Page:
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Film / The Human Condition

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Kaji, the "hero."

"Life and death...
Hope and despair...
Love and truth...
All torn to shreds by war."
- Trailer
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Released in 6 acts over 3 entries, The Human Condition is considered Masaki Kobayashi's greatest work: an epic humanist tragedy, nearly 10 hours in length, set against World War II Japan. The production was directly adapted from a six-volume novel by Junpei Gomikawa, and also drew from Kobayashi's own experience as a pacifist attempting to survive in WWII Japan.

The film centers on Kaji (played by Tatsuya Nakadai), a smitten scholar with strong convictions in pacifism and socialism. The film presents Kaji attempting to retain his life and soul through various moral and ethical trials - all the while trying to get back to the woman he loves.

This film is notoriously painful to watch, due to its crushing theme and atmosphere. However, it is often considered to be the greatest singular piece of Japanese cinema ever created for its all-encompassing scope, its incredible ability to utterly dehumanize humanity and its incredible character development.note 

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The Human condition has 3 entries:

  • The Human Condition I: No Greater Love (1959)
  • The Human Condition II: Road to Eternity (1959)
  • The Human Condition III: A Soldier's Prayer (1961)

Tropes featured in the film:

  • Anti-Hero: Mostly of the Knight In Sour Armor type in Kaji near the end of the film.
  • Being Good Sucks: Kaji is often the only one willing to be altruistic, and he has to fight an uphill battle trying to defend people's rights.
  • Epic Movie: As a single film, it's 9 hours, 47 minutes long without any intermissions. So it definitely qualifies.
  • Fallen Hero: Kaji is forced to change purely for his and his own peer's survival - although he becomes less and less concerned with others as time goes on.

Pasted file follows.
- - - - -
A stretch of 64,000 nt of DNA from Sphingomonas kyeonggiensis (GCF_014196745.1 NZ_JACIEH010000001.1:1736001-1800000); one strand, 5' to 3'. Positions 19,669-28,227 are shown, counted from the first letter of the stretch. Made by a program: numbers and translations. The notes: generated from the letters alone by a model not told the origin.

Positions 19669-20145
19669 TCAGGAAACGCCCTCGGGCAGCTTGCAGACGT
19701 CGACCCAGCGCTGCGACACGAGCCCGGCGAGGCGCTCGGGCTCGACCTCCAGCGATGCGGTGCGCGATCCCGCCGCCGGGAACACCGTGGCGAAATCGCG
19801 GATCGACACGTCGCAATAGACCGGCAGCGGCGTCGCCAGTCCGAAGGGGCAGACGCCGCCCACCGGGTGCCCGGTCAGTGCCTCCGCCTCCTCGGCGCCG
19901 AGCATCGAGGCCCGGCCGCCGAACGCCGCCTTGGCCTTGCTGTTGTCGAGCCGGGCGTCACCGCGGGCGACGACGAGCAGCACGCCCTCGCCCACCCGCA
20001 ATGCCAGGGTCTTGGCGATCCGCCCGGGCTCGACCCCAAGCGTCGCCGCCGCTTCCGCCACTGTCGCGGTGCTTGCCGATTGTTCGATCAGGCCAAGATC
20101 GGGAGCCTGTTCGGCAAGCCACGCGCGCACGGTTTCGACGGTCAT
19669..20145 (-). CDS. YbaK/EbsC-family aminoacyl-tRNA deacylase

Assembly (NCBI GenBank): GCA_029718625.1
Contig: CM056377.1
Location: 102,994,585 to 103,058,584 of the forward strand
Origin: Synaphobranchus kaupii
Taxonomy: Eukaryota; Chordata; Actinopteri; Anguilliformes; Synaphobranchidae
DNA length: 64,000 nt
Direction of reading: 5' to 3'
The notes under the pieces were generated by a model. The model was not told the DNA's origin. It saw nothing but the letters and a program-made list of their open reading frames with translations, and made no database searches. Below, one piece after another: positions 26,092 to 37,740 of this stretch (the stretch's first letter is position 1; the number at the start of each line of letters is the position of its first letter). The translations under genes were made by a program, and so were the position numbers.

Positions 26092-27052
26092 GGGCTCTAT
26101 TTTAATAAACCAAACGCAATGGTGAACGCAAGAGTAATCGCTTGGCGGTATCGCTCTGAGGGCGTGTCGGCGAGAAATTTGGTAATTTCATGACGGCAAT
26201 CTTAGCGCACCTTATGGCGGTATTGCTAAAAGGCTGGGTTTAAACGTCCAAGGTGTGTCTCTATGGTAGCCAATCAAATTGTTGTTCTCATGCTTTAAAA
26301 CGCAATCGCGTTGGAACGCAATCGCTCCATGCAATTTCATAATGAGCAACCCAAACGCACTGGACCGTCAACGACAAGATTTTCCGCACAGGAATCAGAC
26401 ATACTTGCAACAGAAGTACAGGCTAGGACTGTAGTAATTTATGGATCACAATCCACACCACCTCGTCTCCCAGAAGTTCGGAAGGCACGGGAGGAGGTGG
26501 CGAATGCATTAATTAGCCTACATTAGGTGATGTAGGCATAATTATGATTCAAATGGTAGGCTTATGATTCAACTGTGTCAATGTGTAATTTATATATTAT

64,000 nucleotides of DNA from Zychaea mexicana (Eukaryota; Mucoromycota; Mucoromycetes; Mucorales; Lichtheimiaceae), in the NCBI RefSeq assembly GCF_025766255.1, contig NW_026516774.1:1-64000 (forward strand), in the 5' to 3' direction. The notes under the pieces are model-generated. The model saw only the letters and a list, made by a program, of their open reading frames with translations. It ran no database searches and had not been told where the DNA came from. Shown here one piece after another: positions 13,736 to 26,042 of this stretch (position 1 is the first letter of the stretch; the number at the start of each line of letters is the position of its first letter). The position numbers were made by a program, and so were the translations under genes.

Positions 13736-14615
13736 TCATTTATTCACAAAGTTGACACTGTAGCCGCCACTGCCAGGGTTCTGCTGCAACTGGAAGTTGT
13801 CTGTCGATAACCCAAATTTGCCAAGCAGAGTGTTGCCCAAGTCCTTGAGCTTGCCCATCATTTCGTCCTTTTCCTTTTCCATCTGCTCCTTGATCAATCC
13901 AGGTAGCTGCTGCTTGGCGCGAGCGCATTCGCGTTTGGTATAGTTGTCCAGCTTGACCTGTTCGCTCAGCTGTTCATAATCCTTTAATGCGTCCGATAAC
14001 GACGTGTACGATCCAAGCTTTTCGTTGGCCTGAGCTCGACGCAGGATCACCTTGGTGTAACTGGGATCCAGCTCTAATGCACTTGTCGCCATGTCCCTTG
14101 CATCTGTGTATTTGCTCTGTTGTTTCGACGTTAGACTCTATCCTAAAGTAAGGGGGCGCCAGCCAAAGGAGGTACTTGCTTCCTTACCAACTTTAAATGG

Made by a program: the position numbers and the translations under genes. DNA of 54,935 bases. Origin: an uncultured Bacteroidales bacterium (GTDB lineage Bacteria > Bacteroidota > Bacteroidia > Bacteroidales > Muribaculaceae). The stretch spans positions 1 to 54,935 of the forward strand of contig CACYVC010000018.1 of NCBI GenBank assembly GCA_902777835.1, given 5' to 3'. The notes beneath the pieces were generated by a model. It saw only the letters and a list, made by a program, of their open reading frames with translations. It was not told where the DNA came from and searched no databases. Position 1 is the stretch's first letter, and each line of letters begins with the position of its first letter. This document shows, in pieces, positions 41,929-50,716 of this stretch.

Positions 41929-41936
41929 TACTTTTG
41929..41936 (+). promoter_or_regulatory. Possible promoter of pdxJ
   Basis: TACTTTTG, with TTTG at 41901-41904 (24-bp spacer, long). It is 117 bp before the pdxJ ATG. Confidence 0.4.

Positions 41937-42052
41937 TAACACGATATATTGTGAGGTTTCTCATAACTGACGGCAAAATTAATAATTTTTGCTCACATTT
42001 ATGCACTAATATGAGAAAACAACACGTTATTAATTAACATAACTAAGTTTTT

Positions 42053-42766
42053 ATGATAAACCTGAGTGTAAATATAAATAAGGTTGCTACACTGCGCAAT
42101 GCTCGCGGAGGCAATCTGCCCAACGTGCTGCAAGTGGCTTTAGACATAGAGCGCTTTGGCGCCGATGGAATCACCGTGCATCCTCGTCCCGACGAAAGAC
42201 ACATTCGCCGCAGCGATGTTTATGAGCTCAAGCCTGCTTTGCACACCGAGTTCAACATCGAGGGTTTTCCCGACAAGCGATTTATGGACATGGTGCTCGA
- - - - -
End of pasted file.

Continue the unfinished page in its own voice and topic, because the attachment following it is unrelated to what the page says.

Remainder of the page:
• Humans Are Bastards: Even though Kaji risks himself to help others, nearly everyone else is willing to push him aside for a bag of rice.
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  • The Idealist: Kaji, of the wide-eyed kind at the beginning.
  • Inherent in the System: Nearly everyone is self-serving - implying that in a crisis situation where civilization is collapsing the masses will do anything; morality no longer exists.
  • No Good Deed Goes Unpunished: Despite Kaji's best intentions, his altruistic acts towards others often puts them in a worse-off situation.
  • Pragmatic Adaptation: Its based on Junpei Gomikawa's six-part novel series. During filming, Kobayashi aimed to be as faithful to Gomikawa's work as possible; he had a copy of the original novel on hand to help him in this regard. If any scenes were in the book, but not the script, they would be added in when possible.
  • Protagonist Journey to Villain: On an epic scale.
  • Star-Crossed Lovers: The only motivation that remains in Kaji throughout the film is his desire to get back to his love, Michiko.
  • Tragic Hero: Kaji, and his attempts to be good.
  • Very Loosely Based on a True Story: Kobayashi based much of the film on his very own experiences in the Japanese army during WWII.

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